It’s not Mom’s birthday, nor is it my parents’ anniversary. In my young memory, Dad has never bought anything for Mom, at least nothing that wasn’t actually a present for himself. Stacked in our stereo, next to the Steely Dan and George Carlin records, is a two-volume set of the complete Sherlock Holmes that Dad once bought “for Mom.”
So I know from word one Dad is lying to me. He has lied to my face innumerable times since I was old enough to understand him. I’ve heard him sneak into my room in the early hours to swipe money from my sock drawer, because he will not have to account for how this money was blown. I’m aware that lying to your kids and stealing their money are shitty things to do, but this is my life. It would do me as much good to protest against what’s happening as it would to yell at my veins for pumping blood. I clasped my eyes shut for the early morning thefts, and I keep my mouth shut now.
Dad’s trip takes him through the one town that sells diesel gas and to the parking lot of the Caldor’s. I feel like I’ve spent half my life in the Caldor’s parking lot, waiting for some grown up to be done doing something. Dad tells me to wait in the car, he won’t be long. He slams the car door and, rather than head for Caldor’s, makes a beeline for the liquor store in the nearby strip mall.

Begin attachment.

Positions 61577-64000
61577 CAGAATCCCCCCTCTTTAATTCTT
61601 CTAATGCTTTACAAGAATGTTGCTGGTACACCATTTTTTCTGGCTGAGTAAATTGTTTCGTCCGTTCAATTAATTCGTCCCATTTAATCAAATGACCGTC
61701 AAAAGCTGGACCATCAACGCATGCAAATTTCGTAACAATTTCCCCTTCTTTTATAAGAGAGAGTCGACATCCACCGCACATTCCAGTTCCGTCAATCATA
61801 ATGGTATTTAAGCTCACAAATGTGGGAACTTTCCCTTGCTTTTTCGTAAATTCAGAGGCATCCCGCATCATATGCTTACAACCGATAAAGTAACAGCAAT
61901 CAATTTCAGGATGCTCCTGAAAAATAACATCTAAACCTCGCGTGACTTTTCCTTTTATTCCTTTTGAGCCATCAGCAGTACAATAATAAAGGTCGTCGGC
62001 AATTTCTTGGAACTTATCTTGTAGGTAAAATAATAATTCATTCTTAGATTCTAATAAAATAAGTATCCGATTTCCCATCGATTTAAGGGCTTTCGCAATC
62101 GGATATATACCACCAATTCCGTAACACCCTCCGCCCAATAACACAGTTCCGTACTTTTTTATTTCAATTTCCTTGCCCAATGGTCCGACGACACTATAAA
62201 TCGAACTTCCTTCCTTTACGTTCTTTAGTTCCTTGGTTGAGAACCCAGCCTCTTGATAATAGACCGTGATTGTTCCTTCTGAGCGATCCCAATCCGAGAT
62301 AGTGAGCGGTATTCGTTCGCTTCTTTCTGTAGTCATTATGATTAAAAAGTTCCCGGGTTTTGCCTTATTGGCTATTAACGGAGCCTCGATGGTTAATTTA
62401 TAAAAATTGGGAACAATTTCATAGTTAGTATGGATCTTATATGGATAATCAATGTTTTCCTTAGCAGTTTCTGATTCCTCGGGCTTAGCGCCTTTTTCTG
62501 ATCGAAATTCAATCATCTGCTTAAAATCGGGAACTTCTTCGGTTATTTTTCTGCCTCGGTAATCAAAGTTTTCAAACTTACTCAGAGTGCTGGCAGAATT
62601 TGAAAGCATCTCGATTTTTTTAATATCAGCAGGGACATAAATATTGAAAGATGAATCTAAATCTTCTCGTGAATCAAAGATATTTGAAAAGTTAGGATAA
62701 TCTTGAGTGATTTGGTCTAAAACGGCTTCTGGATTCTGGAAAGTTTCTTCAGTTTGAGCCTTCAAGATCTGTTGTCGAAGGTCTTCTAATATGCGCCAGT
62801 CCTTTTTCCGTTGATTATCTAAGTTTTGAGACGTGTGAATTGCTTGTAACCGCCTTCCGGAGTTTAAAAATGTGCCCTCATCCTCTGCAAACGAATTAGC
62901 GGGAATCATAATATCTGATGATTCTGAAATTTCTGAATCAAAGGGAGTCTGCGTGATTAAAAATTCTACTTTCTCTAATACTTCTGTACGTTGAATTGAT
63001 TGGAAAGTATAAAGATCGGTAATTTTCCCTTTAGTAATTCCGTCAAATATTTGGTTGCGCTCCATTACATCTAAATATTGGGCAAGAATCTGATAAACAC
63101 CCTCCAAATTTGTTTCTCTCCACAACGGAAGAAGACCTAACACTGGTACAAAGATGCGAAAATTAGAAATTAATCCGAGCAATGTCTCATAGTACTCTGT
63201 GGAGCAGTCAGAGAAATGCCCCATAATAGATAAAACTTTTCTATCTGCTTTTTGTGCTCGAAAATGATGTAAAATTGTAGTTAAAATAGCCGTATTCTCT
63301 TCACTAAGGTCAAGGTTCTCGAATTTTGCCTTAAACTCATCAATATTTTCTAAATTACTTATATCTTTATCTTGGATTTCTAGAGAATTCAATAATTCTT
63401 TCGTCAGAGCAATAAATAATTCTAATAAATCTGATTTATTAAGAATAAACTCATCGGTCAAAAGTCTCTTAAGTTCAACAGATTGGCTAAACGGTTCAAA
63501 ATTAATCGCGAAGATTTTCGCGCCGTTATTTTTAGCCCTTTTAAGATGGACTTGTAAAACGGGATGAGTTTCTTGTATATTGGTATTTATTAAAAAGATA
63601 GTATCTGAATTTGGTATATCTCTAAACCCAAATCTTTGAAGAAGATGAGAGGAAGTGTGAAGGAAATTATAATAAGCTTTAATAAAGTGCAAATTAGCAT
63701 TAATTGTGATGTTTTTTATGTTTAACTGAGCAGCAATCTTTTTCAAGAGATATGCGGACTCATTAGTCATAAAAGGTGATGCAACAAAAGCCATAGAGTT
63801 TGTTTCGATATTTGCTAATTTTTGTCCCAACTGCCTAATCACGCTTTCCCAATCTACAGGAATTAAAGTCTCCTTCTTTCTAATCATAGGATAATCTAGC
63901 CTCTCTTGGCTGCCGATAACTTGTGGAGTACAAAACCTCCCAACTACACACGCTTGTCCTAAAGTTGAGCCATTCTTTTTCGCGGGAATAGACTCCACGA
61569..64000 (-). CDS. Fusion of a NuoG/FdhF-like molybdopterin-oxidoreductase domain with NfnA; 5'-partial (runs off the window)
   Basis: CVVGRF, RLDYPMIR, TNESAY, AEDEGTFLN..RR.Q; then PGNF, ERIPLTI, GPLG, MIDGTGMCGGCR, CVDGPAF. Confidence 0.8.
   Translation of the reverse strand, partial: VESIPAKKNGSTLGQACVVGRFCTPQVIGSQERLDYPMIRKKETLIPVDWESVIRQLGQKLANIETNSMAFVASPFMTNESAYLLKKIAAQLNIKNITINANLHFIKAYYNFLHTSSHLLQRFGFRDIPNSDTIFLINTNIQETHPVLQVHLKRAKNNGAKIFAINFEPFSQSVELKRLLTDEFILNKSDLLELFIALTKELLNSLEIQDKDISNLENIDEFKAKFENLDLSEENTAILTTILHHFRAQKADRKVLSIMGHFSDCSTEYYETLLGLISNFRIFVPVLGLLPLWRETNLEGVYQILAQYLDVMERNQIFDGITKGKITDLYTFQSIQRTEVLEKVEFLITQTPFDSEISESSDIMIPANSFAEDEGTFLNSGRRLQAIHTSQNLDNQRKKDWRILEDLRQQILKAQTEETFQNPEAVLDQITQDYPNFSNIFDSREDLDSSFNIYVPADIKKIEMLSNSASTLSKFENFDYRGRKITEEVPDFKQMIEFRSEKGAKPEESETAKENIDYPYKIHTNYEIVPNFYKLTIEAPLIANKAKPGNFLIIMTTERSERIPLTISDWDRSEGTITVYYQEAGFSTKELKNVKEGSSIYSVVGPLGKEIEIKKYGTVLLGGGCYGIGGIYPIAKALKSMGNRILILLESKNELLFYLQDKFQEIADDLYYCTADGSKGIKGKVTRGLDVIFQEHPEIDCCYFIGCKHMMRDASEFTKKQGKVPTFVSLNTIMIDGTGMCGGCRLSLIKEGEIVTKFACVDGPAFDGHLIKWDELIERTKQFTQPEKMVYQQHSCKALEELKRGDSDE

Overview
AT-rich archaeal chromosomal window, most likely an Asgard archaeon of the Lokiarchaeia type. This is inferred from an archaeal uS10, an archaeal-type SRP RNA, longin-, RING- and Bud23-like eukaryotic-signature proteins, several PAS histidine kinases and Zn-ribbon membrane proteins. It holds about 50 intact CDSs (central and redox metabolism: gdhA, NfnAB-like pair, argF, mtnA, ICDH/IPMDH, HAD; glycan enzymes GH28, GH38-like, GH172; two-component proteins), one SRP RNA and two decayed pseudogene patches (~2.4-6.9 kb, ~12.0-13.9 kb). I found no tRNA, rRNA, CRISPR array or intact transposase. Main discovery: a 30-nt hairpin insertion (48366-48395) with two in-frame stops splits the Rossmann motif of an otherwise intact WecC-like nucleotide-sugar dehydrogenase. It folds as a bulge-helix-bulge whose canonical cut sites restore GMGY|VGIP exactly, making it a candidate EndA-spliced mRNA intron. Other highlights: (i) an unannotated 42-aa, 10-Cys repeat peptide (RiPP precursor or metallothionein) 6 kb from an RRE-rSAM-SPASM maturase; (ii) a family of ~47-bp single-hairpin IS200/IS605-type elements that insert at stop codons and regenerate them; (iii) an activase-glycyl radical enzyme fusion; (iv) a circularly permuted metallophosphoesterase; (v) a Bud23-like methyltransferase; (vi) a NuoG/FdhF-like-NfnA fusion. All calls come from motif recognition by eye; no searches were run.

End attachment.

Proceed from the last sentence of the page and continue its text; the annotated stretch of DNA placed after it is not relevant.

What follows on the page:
The cheapness of the deceit bothers me more than anything else. That he doesn’t bother with some kind of evasive action, heading in the direction of Caldor’s before sneaking his way toward the liquor store. That he thinks I can’t read an enormous yellow sign with red lettering that spells out LIQUOR. That he thinks I’ll somehow mistake a bottle-shaped brown paper bag for an LP.
When I see him emerge from the liquor store a few moments later, he doesn’t look the least bit ashamed. He holds his cargo in his hand. He is even smiling.
Dad stands just outside the car, fiddling for his keys. I lean over in my seat toward the driver’s seat, feeling very little resistance from the slack, fraying seat belt (another reason to hate this death trap Rabbit), and press into the center of the steering wheel with as much force as I can muster.
The horn isn’t broken so much as it’s terminally ill. The horn sounds like a cow expelling it’s last dying howl through a vuvuzela. It sounds like the yelp of a cat in heat slowed down 300 times. It sounds like the wail of a banshee that had just hit the voice-cracking stage of puberty. It sounds like a ghost haunting a sousaphone.
Dad is horrified, and embarrassed. He wasn’t embarrassed about lying to his kid about sneaking off to buy cheap scotch, but this embarrasses him. He screams at me for defying him. I say nothing. He starts up the Rabbit and we begin the slow chug home. His anger gives way to the sudden realization that I might drop a dime on him. He tries every dumb joke in his arsenal, every half-remembered Monty Python bit, but I’ve heard it all before.
It is not long after this that Mom cautions me not to get in the car with Dad anymore. She fears he’ll get behind the wheel drunk and wrap us around a tree. Not long after that, Dad accidentally destroys his Rabbit by filling up with unleaded. No one is sad to see the Rabbit go.